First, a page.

The long shot

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Science  06 Nov 2020:
Vol. 370, Issue 6517, pp. 649-653
DOI: 10.1126/science.370.6517.649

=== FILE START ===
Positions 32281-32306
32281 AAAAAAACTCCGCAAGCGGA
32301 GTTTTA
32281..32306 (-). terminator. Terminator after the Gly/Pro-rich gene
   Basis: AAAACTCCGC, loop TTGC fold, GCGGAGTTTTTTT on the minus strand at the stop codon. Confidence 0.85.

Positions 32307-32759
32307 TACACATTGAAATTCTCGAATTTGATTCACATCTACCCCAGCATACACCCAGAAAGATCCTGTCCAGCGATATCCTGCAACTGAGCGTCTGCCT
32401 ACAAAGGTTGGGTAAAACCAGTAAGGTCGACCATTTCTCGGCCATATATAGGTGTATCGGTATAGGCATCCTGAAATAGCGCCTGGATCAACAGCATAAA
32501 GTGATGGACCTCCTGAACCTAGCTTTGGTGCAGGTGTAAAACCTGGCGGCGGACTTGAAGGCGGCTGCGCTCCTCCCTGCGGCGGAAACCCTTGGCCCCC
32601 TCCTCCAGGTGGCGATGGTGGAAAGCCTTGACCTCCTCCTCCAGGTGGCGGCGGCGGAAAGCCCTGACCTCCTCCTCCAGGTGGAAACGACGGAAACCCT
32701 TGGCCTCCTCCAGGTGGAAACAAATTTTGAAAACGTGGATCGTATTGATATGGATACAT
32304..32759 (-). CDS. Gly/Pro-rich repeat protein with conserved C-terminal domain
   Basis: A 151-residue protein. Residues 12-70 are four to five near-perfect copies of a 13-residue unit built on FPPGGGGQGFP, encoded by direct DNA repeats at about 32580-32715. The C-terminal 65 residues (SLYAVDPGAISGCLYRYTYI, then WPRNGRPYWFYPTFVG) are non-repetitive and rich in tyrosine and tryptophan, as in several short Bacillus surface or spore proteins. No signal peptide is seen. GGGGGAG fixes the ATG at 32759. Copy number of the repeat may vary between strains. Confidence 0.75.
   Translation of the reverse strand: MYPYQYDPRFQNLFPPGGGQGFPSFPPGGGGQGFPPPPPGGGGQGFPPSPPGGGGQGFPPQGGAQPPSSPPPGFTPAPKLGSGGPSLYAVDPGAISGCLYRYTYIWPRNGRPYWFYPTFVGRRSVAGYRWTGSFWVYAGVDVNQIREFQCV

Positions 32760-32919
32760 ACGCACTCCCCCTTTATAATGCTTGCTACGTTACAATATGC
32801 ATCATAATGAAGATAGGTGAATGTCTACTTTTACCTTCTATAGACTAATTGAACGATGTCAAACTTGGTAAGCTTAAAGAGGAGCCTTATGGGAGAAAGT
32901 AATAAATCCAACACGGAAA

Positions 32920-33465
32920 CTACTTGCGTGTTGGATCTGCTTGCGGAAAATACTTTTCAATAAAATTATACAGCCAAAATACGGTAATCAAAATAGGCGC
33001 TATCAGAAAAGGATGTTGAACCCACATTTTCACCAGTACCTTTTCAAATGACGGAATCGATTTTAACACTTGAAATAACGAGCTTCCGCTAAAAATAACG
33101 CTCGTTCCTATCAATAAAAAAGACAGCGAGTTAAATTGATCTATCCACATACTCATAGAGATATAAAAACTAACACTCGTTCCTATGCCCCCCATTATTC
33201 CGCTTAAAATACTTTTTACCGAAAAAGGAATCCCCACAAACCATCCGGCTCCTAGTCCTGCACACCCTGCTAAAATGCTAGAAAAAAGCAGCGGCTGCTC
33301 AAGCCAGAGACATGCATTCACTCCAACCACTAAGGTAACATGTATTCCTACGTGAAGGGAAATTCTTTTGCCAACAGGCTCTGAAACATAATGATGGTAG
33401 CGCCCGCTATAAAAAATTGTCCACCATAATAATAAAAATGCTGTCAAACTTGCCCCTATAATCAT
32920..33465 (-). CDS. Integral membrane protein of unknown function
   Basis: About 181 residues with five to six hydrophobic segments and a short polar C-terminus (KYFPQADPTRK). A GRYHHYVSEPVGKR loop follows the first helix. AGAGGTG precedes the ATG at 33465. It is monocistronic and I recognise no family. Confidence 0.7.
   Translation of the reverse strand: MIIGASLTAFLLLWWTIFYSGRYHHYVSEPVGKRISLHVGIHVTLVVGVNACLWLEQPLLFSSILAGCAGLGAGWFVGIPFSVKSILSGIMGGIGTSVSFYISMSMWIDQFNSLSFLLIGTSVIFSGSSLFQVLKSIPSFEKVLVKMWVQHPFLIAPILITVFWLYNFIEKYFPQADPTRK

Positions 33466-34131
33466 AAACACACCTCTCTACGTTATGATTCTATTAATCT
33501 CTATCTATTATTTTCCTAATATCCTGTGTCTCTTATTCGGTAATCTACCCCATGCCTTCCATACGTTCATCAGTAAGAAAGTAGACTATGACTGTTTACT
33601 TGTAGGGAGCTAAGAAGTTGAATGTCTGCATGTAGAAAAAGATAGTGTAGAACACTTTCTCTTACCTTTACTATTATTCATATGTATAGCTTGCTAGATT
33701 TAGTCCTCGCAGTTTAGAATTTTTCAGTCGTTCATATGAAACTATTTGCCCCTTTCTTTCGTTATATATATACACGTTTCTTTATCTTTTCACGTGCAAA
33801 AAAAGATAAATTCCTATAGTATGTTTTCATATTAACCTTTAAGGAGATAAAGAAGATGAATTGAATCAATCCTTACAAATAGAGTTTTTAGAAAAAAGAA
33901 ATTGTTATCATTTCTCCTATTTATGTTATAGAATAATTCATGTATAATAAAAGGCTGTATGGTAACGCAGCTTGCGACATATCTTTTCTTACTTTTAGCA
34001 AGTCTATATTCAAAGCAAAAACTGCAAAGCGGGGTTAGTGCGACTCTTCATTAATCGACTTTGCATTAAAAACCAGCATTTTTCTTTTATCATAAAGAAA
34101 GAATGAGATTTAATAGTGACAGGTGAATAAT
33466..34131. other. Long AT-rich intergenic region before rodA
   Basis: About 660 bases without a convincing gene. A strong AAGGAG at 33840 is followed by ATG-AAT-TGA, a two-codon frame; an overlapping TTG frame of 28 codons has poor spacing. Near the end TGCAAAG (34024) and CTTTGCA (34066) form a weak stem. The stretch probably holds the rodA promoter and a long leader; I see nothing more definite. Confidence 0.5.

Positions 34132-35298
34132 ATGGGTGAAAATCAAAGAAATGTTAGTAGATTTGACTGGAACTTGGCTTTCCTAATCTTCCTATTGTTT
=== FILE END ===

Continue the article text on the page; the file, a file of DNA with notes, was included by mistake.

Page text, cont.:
Eighteen months ago, a small vaccinemaker called Novavax faced an existential threat: delisting by the NASDAQ stock index. On the heels of a second failed vaccine trial in less than 3 years, the firm's shares had plunged to less than $1 for 30 straight days, triggering a warning by NASDAQ. Frantic to conserve cash, the company sold its two Maryland manufacturing facilities, slicing its payroll by more than 100 employees. By January, it employed only 166 people. "Good ideas. Bad management. … The company will probably die soon," a former Novavax manager wrote on Glassdoor.com in October 2019. What a difference a year—and a pandemic—make. Today, buoyed by up to $2 billion in U.S. and nonprofit funding, Novavax is hiring employees by the hundreds, readying manufacturing facilities on three continents and preparing this month to launch a pivotal, 30,000-person North American trial of its COVID-19 vaccine. That vaccine, which outshone others in key measures in early animal and human trials, has driven the company's share prices to above $80. Scientists and analysts alike are watching closely to see whether the vaccine—the first protein-based vaccine to enter late-stage trials—might prove superior to those from the big pharmaceutical firms that were first out of the gate in the COVID-19 vaccine race.

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